Loudoun County has cause for celebration on two fronts. The General Assembly has doled out an additional $6 million in education aid for each of the next two fiscal years, and Moody's Investors Services has assigned Loudoun its highest bond rating of Aaa.
Dr. Edgar Hatrick, superintendent of schools, said Loudoun will receive the most favorable interest rates on its outstanding debt and General Obligation bonds for financing public capital projects as a result of the increased rating.
"It will in the long term pay dividends when we borrow money for school projects, particularly if interest rates rise," he said.
He expressed optimism that Fitch and Standard and Poor's also will raise Loudoun's rating.
State Sen. William Mims (R-33) said the legislature provided significant funding for public education statewide last week, which benefited fast growing localities like Loudoun more than before.
School Board chairman John Andrews said he was glad the board deferred making $12 million more in budget cuts until lawmakers set the state budget. As soon as the Board of Supervisors passes its budget, which requires the school cuts, Andrews said he will call a School Board meeting to make them. "I do think that's doable, extremely doable, without cutting programs," he said. "We're going to receive substantially more money than we anticipated."
UNDER THE GOVERNOR'S proposed budget, Loudoun County was expected to receive fewer per student funding dollars than the current fiscal year. Now Loudoun will receive $100,323,236 in FY05 compared to $88,761,699 this fiscal year. It will receive $111,243,387 in FY06. The School Board, based on student population projections, had expected an increase in state aid, but ended up with an extra $6 million in each of the next two fiscal years.
The per student funding also will increase from $2,179 this fiscal year to $2,299 in FY05 and $2,348 in FY06. A half cent increase in the sales tax generated the additional revenues.
Del. Richard Black (R-32) attributed the increase in educational aid to growing pressure by area legislators on the distribution formula. He introduced bills to change education and transportation formulas to improve Northern Virginia's share, but they did not pass.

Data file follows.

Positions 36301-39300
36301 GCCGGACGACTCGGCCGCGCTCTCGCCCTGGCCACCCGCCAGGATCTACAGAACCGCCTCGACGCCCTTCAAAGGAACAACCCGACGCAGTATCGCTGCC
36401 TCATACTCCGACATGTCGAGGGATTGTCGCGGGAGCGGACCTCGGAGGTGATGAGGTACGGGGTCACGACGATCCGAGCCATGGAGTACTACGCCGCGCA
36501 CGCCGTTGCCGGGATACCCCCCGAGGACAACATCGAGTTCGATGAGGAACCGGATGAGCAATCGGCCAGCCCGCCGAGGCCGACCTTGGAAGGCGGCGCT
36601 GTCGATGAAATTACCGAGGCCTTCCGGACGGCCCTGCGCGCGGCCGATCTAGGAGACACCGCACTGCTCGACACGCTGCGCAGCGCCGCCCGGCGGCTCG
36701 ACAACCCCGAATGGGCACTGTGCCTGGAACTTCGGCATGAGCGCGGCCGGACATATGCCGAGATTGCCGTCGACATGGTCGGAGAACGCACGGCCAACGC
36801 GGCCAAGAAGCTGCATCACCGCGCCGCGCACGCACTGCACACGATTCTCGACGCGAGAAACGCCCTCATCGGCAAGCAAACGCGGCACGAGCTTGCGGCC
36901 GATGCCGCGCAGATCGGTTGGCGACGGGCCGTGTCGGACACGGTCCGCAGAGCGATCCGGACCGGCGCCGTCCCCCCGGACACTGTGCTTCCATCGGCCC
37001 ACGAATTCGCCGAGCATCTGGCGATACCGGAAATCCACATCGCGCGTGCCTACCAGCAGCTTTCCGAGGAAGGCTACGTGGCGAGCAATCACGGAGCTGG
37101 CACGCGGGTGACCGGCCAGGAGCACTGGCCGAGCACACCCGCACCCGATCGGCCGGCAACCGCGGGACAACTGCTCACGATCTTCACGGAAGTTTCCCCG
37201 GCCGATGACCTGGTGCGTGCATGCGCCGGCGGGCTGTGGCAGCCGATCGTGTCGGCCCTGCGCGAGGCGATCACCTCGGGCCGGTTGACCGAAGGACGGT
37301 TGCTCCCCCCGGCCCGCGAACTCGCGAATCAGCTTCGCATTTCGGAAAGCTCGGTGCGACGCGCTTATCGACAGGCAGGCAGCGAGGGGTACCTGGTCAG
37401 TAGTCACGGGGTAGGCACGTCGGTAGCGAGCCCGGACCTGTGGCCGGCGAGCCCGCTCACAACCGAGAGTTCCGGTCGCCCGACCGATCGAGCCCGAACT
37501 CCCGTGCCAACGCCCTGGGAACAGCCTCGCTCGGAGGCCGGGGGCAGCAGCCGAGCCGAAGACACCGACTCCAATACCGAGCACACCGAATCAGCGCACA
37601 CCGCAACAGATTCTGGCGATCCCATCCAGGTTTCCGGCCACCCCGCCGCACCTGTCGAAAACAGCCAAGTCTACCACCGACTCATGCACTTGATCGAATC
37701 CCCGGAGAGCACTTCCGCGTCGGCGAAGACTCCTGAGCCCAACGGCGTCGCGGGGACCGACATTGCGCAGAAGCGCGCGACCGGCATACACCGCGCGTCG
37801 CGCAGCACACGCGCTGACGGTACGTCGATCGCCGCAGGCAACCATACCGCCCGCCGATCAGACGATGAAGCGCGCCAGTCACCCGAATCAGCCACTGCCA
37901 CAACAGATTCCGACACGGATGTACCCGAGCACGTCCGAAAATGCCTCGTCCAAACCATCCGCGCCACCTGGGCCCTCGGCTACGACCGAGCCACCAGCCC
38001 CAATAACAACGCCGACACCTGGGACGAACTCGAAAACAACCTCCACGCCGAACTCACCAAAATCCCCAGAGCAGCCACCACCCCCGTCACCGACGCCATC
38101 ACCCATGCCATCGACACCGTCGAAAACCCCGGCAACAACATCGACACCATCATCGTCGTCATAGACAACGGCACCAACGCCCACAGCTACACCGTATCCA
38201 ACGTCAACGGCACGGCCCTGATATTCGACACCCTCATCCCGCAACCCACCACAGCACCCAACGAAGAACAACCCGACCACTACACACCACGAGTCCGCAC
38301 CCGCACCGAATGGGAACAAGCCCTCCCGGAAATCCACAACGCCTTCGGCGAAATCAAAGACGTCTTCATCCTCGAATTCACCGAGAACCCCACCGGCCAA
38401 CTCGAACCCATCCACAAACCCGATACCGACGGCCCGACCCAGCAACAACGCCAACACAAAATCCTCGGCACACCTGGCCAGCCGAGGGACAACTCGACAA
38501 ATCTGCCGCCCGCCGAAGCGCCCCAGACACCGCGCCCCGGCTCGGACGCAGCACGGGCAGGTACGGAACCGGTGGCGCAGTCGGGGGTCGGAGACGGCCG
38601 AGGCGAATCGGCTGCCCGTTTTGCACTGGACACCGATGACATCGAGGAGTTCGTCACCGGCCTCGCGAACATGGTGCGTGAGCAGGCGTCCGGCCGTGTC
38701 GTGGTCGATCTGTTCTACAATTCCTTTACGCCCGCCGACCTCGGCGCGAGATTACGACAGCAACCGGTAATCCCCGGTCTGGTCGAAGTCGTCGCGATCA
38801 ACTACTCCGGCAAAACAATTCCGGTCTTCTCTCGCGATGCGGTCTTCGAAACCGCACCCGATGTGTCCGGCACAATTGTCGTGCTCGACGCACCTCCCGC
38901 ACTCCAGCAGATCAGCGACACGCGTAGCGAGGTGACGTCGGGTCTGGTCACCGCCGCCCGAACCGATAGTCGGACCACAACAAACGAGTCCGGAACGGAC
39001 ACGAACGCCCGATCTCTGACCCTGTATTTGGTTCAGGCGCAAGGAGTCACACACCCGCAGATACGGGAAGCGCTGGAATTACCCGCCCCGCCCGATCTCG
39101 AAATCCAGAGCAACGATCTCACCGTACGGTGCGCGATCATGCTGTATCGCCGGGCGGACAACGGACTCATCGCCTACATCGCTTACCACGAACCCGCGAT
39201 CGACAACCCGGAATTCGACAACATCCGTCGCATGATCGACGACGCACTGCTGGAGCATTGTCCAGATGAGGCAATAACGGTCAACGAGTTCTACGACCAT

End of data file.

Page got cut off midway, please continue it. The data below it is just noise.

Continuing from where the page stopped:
Mims said he is pleased the increase in school funding did not come from an increase in income taxes. "That would have hit Loudoun hard," he said.
Del. Joe May (R-33 ) applauded the educational aid, but pointed to "the greatest disappointment in the budget" as the failure to generate more money for transportation. "I tried hard, but there wasn't any moving it," he said.
What can Loudoun County do now? "If nothing else, we can address it in next year's budget review," he said. "That will probably be our best chance."
THE CHANCES are slim of passing a gas tax to increase revenue for transportation, he said. Other possibilities are public/private partnerships or hot lanes that have a private business pay for a road and then have tolls to pay it back. Another idea is to pay a toll to use additional lanes that would otherwise be restricted to traffic, he said. "It will provide some relief, but it's not the answer for everything."
Mims said the region's delegates and senators need to go back and push for additional transportation revenue. "We can't give up," he said. "The problem is only going to grow."
Scott York, chairman of the Board of Supervisors, said the board could consider a bond referendum and other mechanisms to finance transportation. "You either have taxpayers pay for it, or have a special district like Route 28 that pays taxes to do the improvements on Route 28," he said.
Black cited another shortcoming of the General Assembly — the failure to dismantle the car tax. Lawmakers capped the annual reimbursements to counties for the car tax. "Loudoun County will pay more than any other county in the state," he said. "We need to go back and totally eliminate the car tax."
He said it is totally unacceptable to renege on a promise to voters to abolish the car tax.
Black also criticized the tax package's effect on senior citizens. It eliminates the senior tax deduction for anyone who turns 62 this year. The formula softens the blow when a senior citizen turns 65. "That is going to be very hard on seniors, especially in Northern Virginia," he said. "It's very hard to live on a fixed income here because of the high cost of living here."
He criticized the General Assembly for increasing taxes and spending, instead of reforming the tax package.
MIMS APPLAUDED the increase in the cigarette tax. "Virginia had the lowest cigarette tax in the nation and it was certainly time to increase the levy," he said.
York welcomed the bond rating. "This will save taxpayers money," he said.
Bruce Tulloch, the board's vice-chairman, said the bond rating agencies were impressed with the board's ability to manage outstanding debt.
Moody's cited key factors contributing to the new rating:
* Diverse tax base with a strong housing market and considerable commercial activity.
* Leading county nationwide for job growth in the one-year period ending June 2003, with a 5.2 percent employment increase.
* More than 300 new businesses were established during the first half of 2003.
* Unemployment rate remained low at 2.3 percent as of January 2004.
* High level of wealth, with a median family income that is 63 percent above the state average.
* A manageable debt burden.
County Administrator Kirby Bowers said the rating shows Loudoun has demonstrated solid financial operations over an extended period of time. "And they were impressed by current efforts to manage our finances and debt loads," he said.